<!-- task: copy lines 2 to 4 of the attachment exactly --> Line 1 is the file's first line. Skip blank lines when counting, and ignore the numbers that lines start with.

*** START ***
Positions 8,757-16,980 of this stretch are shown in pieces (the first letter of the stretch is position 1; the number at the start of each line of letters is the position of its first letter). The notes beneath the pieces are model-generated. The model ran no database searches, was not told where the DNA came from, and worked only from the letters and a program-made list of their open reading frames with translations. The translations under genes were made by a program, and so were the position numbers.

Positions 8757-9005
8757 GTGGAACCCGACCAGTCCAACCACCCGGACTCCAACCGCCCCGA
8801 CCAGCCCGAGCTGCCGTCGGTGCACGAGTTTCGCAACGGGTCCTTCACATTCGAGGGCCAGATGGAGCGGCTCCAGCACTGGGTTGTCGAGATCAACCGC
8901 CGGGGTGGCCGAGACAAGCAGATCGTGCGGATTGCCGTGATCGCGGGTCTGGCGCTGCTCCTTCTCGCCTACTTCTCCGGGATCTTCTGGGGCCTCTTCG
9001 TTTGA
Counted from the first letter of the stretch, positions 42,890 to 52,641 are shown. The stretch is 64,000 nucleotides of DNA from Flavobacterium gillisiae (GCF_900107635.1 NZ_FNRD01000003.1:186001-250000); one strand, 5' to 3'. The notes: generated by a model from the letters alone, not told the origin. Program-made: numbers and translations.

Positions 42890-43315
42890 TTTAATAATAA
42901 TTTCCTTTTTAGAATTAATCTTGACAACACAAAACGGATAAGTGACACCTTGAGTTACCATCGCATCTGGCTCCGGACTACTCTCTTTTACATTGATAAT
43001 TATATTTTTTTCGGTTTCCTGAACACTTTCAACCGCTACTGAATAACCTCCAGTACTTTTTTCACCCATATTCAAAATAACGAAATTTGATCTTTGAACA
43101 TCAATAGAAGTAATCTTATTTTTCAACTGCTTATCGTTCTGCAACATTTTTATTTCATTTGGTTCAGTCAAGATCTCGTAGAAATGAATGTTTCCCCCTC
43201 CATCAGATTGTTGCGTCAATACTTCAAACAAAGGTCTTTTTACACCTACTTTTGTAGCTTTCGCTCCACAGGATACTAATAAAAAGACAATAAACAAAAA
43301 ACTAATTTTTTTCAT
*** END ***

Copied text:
Positions 8757-9005
8757 GTGGAACCCGACCAGTCCAACCACCCGGACTCCAACCGCCCCGA
8801 CCAGCCCGAGCTGCCGTCGGTGCACGAGTTTCGCAACGGGTCCTTCACATTCGAGGGCCAGATGGAGCGGCTCCAGCACTGGGTTGTCGAGATCAACCGC